'Hacks' Is Back and Better Than Ever in the Stellar Showbiz Comedy's Sharply Funny Third Season

With Deborah Vance chasing a hosting gig on late-night television, this award-winning HBO series has ambitious new terrain to traverse.
Sarah Ward
Published on May 03, 2024

Sometimes you need to wait for the things you love. In Hacks, that's true off- and on-screen. It's been two years since the HBO comedy last dropped new episodes, after its first season was one of the best new shows of 2021 and its second one of the best returning series of 2022 — a delay first sparked by star Jean Smart (Babylon) requiring heart surgery, and then by 2023's Hollywood strikes. But this Emmy- and Golden Globe-winner returns better than ever in season three as it charts Smart's Deborah Vance finally getting a shot at a job that she's been waiting her entire career for. After scoring a huge hit with her recent comedy special, which was a product of hiring twentysomething writer Ava Daniels (Hannah Einbinder, Julia), the Las Vegas mainstay has a new chance at nabbing a late-night hosting gig.

Fictional takes on after-dark talk shows are having a moment, thanks to Late Night with the Devil and now Hacks' third season. At times, some in Deborah's orbit might be tempted to borrow the Australian horror movie's title to describe to assisting her pitch for a post-primetime chair. That'd be a harsh comment, but savage humour has always been part of this showbiz comedy about people who tell jokes for a living, which returns via Stan in Australia and TVNZ+ in Aotearoa from Friday, May 3. While Deborah gets roasted in this season, spikiness is Hacks' long-established baseline — and also the armour with which its behind-the-mic lead protects herself from life's and the industry's pain, disappointments and unfairness.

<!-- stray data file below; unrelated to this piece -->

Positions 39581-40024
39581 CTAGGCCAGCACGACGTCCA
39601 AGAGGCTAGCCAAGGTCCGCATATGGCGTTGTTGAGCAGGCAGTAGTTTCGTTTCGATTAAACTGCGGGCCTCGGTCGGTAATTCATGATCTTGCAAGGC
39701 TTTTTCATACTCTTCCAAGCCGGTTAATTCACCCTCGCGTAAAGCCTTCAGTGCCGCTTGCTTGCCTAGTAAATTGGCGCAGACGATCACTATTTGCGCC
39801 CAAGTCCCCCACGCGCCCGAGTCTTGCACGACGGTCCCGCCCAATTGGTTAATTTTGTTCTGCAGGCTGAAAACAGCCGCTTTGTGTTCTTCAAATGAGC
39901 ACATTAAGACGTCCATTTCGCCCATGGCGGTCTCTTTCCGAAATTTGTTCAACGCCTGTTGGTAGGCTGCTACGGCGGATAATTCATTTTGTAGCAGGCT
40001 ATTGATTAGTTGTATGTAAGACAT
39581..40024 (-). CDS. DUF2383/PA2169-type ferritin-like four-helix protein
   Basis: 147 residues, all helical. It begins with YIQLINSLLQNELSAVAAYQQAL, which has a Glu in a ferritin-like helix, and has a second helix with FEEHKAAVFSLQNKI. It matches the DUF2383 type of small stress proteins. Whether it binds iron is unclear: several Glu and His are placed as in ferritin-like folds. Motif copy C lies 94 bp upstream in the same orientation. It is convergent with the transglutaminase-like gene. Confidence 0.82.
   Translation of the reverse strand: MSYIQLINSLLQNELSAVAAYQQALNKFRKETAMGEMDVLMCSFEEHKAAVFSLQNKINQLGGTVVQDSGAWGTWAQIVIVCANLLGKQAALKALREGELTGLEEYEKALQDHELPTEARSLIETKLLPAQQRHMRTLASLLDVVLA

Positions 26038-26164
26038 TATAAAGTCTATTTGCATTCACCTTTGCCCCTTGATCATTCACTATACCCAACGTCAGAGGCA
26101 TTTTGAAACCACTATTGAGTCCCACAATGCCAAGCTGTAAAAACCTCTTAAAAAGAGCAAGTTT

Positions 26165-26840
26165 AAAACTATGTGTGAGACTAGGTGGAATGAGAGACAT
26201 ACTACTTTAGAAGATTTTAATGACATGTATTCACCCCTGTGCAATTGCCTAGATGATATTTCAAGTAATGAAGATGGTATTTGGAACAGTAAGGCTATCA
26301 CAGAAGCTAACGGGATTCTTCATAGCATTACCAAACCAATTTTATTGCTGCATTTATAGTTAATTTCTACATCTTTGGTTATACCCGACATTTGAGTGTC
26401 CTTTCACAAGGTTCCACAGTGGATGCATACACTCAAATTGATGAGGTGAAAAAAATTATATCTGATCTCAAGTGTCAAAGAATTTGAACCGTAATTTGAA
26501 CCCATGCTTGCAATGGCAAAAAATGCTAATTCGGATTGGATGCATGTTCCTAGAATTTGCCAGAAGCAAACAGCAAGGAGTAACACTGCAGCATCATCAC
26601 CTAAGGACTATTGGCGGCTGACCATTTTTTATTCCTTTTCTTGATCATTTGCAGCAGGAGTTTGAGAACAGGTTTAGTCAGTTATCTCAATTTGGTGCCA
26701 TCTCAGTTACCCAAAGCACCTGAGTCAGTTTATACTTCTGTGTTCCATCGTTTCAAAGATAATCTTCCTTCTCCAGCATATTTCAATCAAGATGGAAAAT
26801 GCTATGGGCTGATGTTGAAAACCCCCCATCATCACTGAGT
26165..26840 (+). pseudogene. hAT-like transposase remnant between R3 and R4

Barbs can also be Deborah's love language, as seen in her banter with Ava. When season two ended, their tumultuous professional relationship had come to an end again via Deborah, who let her writer go to find bigger opportunities. A year has now passed when season three kicks off. Ava is a staff writer on a Last Week Tonight with John Oliver-type series in Los Angeles and thriving, but she's also not over being fired. Deborah still sees it as a necessary move, and a push for her protégée to chase her own dreams. Ava feels scorned and betrayed, particularly since she was the catalyst for her mentor ditching the act that she'd been performing at a casino residency for decades, then getting raw and real by sharing stories about being a woman in comedy over that period, reinventing her image in the process.

Back in Vanceland (our term, not the show's; Deborah's mansion is sprawling enough to warrant such a name), everything is gleaming without Ava — but Deborah isn't prepared for being a phenomenon. She wants it. She's worked for years for it. It's taken until her 70s to get it. But her presence alone being cause for frenzy, rather than the scrapping she's done to stay in the spotlight, isn't an easy adjustment. She's hardly fond of her new writers (Dream Scenario's Dylan Gelula and Orphan Black: Echoes' Jordan Gavaris), and crowds feeding off her merely standing onstage means that none of her material actually matters. Deborah's life is now unfettered praise and no challenges; as her Estate Manager Josefina (Rose Abdoo, Leo) remarks to her Chief Operating Officer Marcus (Carl Clemons-Hopkins, The Beanie Bubble), the comedian staying up all night rearranging her salt-and-pepper shakers isn't a great sign.